An Iranian woman activist has started a three-year jail term for taking part in a protest in 2006 to demand more right for women in the Islamic republic, a fellow campaigner said Monday.
Alieh Eghdamdoust was among 70 people arrested during the rally in Tehran, but this was the first prison sentence to be implemented, leading activist Sussan Tahmasebi said.
Eghdamdoust was first sentenced to three years and four months' in prison and 20 lashes. This was later reduced to three years' jail by an appeals court.
"She started serving her sentence yesterday," said Tahmasebi, who herself is appealing against a partly suspended two-year jail sentence for the same protest, on June 12, 2006.
Of those arrested during the rally, 14 people were charged with criminal offences, including spreading propaganda against the ruling system.
Police had said the rally was illegal as the protesters did not have a permit. Tahmasebi said peaceful rallies were allowed under Iran's constitution.
Activists say women in Iran are subject to institutionalized discrimination that makes them second-class citizens in divorce, inheritance, child custody and other aspects of life, although they are legally entitled to hold most jobs and can vote.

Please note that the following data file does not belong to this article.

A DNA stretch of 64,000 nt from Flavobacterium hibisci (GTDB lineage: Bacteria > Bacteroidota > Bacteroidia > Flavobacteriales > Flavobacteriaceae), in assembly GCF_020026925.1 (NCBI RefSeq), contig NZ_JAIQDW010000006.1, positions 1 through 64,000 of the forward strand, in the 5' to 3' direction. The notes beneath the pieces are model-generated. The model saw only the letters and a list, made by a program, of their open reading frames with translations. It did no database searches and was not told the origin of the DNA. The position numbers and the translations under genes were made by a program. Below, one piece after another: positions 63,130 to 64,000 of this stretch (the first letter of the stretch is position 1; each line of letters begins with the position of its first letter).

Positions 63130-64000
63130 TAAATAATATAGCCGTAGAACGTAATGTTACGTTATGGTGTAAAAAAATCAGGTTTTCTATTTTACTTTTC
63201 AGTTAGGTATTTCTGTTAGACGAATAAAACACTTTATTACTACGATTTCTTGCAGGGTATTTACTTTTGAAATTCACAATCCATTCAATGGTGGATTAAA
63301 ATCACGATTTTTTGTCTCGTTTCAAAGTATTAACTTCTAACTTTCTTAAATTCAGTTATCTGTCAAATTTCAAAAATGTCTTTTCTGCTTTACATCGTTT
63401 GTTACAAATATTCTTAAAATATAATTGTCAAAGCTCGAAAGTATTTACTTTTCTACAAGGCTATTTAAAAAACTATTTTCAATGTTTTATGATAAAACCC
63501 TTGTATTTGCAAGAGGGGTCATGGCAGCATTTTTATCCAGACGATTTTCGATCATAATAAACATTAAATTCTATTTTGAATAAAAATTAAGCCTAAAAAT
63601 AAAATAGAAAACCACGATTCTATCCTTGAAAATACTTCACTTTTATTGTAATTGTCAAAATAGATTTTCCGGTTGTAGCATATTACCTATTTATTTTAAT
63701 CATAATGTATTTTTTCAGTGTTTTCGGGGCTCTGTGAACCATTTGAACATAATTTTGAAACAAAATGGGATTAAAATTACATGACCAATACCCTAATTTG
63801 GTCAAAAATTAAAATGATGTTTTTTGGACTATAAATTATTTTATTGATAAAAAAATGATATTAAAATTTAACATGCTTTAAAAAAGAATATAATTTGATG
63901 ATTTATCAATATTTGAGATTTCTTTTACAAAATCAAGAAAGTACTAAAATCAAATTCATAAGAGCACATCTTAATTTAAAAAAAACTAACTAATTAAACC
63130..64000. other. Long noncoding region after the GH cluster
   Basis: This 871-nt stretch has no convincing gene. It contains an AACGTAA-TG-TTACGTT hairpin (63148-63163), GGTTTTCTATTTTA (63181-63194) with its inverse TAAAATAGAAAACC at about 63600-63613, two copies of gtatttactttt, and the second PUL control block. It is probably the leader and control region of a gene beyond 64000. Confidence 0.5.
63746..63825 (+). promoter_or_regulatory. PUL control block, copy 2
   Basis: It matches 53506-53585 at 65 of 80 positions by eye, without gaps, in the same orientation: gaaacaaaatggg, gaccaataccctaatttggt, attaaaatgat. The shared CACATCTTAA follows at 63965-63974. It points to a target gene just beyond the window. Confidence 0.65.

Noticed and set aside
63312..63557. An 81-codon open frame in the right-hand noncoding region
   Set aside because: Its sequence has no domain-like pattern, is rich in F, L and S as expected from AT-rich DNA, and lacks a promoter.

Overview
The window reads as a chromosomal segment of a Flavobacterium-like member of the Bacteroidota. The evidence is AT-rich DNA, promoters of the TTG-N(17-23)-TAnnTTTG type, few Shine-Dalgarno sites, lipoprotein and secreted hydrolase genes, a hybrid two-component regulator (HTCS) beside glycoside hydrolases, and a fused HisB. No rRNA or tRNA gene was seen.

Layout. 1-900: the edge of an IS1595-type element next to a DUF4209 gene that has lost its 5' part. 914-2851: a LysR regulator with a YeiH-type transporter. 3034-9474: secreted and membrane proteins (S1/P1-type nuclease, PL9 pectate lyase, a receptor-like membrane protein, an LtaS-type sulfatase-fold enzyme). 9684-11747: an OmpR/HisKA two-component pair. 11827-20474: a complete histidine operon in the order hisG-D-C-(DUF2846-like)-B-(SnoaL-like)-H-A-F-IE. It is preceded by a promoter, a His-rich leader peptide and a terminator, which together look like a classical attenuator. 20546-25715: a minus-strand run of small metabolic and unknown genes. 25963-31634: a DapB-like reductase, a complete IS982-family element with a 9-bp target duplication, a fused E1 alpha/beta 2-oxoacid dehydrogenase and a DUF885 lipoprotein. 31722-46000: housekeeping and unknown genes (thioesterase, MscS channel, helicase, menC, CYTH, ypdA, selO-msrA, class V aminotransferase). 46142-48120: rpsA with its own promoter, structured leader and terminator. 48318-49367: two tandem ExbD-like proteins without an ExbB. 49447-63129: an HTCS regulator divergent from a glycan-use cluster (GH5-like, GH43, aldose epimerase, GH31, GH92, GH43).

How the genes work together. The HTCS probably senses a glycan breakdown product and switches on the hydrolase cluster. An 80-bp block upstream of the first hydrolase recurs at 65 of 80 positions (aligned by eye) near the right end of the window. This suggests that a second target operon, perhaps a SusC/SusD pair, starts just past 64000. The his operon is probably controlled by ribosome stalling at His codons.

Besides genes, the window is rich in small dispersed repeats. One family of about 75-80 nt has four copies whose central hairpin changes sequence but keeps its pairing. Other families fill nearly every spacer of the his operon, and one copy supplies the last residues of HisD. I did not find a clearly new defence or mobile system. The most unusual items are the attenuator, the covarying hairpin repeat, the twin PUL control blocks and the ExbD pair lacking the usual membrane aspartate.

The Iranian government dismisses such accusations
The website of a campaign for women's rights in Iran said Eghdamdoust was taken under guard on Sunday from her home in the northern city of Fouman to the Office of Implementation of Sentences to serve her jail term.
A few months after the 2006 protest, campaigners began trying to collect 1 million signatures on a petition demanding greater women's rights.
Tahmasebi said about 47 activists had been detained in connection with the campaign, including three last Friday. Most were freed after a few days or weeks.
Last Friday, Iran’s security forces detained three women’s rights activists as they gathered signatures in support of the campaign for gender equality in northern Tehran.
Western diplomats and rights groups say the arrests of women's rights campaigners form part of a broader crackdown on dissent, possibly in response to external pressure on Tehran over its nuclear program.